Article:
How to Grief-Proof Your Kitchen


Grief is a full-body experience. This is something I have learned inadvertently the past four years as I’ve grieved the loss of one of my dearest and best friends. Precious was her name. We met as eager-eyed graduate students in the fall of 2010 wanting to take our writing more seriously. Throughout the years we went from casual classmates to group members for class projects to eventually close friends; from going back and forth in a shared Google Doc to laughing for hours over food and drinks. 

When she died in a car accident in the summer of 2017, I was shell-shocked. And I turned to food as a means of comfort. This isn’t unusual — if you know anything about grieving and loss rituals, food is an integral part of what it means to be bereaved. Often those grieving end up with an interesting relationship with food. For me, I overindulged; others may struggle to find an appetite at all. It’s all normal. 

At the start of the pandemic, while most of us nursed tons of losses in our homes away from the world, I wrote Self-Care for Grief, which is finally out today. In my book, I wrote about a few practices that involved food, but there’s no direct guide for managing your grief as it pertains to the kitchen and eating. This is what this piece is intended to be — a few tips for helping you embrace what you eat (or don’t eat) with ease as you gently hold what you have lost. Grief is a lot of things, but it’s not exactly predictable. Brace yourself to flow with what comes — and to eat what feels right for you. 

In the earliest days of grieving — called early grief those first 90 days — you might find that most tasks that were easiest and instinctual become herculean. At least that was my experience. My friend had died. I was emotionally wrecked. I felt like no one understood. My brain was so busy trying to hold all these truths at the same time that my place of joy with food no longer existed. But I still needed to eat, as the hunger pangs reminded me.

Casseroles and baked dishes were first on the list: broccoli rice casserole, a creamy chicken bake, my Mom’s famed chicken tetrazzini. Anything I could make a massive amount of, slap in the oven, and eat off for days became my go-to. Dutch ovens full of soup were helpful, too. When lunchtime or dinner rolled around, I no longer had to stop to think what I could eat that was fast and low-effort: I simply placed that pot on the stove until I could hear it come to a low, rolling boil.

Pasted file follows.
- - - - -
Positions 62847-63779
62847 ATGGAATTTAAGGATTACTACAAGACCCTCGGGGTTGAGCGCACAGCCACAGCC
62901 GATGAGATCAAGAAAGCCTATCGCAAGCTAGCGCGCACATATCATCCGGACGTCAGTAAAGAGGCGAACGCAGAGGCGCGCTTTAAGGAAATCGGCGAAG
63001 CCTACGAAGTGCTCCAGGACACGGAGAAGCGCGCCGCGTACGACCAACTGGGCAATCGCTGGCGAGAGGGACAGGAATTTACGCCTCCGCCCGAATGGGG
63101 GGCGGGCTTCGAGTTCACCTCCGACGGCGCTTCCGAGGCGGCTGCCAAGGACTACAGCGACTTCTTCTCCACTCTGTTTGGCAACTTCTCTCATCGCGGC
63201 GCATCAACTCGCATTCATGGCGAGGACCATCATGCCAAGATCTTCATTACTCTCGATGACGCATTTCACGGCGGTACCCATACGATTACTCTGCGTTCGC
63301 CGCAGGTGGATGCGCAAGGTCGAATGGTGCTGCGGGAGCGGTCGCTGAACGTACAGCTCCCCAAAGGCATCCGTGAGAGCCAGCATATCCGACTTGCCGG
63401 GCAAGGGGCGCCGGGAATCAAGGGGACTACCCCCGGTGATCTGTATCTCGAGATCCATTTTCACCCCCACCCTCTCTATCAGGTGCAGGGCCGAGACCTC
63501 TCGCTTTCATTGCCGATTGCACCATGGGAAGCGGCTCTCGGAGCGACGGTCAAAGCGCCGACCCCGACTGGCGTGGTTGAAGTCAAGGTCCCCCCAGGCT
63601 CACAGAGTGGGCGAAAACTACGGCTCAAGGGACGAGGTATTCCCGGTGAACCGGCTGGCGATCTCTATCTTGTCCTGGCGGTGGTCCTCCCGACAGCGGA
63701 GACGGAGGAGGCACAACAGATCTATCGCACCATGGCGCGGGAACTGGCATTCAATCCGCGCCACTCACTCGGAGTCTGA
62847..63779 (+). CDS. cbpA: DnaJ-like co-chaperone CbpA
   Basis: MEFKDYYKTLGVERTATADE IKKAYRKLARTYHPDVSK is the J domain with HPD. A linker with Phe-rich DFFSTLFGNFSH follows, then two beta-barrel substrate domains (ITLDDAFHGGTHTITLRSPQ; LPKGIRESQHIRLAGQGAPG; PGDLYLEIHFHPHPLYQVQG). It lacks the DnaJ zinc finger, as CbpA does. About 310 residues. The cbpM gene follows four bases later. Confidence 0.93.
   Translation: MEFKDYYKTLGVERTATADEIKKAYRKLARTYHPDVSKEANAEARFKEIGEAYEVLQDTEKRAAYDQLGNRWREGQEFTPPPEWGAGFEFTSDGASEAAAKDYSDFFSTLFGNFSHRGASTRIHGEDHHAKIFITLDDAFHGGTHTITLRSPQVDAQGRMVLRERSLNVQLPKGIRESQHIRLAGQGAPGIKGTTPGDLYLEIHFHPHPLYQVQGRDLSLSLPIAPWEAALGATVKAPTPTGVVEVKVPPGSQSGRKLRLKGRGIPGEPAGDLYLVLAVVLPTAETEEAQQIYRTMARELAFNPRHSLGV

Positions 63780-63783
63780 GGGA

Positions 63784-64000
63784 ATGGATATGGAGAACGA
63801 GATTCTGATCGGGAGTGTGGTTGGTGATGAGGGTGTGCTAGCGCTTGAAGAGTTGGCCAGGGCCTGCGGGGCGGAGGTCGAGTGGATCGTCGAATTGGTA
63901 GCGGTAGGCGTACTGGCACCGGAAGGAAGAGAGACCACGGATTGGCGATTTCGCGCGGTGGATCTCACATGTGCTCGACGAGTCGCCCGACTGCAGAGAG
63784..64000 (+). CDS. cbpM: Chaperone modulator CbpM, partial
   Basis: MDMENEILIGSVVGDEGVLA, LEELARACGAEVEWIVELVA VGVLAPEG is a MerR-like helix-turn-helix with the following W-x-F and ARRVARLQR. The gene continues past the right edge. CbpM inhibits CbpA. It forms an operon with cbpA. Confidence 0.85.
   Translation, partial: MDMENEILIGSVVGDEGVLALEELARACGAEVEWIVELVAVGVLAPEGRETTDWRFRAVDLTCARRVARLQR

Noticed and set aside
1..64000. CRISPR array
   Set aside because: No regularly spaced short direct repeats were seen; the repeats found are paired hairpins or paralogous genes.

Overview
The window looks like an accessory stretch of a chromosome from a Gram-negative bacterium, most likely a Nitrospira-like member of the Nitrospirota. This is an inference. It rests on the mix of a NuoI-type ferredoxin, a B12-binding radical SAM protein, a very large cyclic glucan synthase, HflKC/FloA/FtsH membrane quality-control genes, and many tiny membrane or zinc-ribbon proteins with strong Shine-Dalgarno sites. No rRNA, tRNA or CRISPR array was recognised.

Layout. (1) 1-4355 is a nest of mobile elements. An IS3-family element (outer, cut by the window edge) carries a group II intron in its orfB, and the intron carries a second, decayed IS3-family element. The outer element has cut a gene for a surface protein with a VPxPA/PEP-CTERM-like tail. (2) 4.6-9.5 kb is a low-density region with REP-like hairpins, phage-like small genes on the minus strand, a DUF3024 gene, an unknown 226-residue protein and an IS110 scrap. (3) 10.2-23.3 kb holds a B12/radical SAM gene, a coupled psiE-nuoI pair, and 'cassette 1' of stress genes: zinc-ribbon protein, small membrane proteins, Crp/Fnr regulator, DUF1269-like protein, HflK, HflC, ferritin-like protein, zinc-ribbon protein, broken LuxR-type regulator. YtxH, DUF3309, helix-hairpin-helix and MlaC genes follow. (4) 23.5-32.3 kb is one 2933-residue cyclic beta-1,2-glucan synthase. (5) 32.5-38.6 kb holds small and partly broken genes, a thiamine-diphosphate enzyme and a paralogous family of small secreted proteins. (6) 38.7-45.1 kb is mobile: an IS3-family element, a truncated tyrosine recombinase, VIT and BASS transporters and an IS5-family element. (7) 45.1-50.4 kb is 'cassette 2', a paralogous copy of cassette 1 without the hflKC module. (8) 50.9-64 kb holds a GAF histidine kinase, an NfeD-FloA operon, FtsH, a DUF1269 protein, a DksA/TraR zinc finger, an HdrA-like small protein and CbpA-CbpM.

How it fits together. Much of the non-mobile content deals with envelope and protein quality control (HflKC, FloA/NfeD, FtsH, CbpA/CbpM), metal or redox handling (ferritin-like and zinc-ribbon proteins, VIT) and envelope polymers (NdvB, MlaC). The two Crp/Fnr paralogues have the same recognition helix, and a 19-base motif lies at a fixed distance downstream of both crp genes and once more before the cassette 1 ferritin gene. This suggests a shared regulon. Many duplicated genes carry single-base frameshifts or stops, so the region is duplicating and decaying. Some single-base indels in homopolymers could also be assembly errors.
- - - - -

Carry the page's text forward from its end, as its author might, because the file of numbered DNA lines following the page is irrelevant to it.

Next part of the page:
2. Stock your freezer and pantry well. 

As a child, I grew up in a home that had multiple freezers. There was one attached to the fridge in the kitchen and a separate one in the garage. My parents had four kids — it made sense for them to stock whole chickens, ground beef, fish, and other odd ends. Now as an adult, my freezer is immaculate, too. There’s not a lot I won’t freeze. I learned during the beginning of the pandemic, for instance, that blocks of cheese and flour freeze well. Stocking your freezer and pantry well are essential kitchen survival tools — especially if you’re grieving. 

Think about what you like to eat and build from there. Love pastas and sauces? Use the first suggestion on the list to make a variety of them on one of those days when you have the energy. Then freeze flat in a gallon freezer bag and label with what is inside and a date. Whether you stock up on your favorite freezer-friendly meals from Trader Joe’s or leftover pasta sauce, meatballs, or individually wrapped pieces of fish that can be easily defrosted and pan-seared — both well-stocked freezers and pantries can take you from scrambling for another meal when you don’t have the energy, to going from hungry to fed in less than an hour.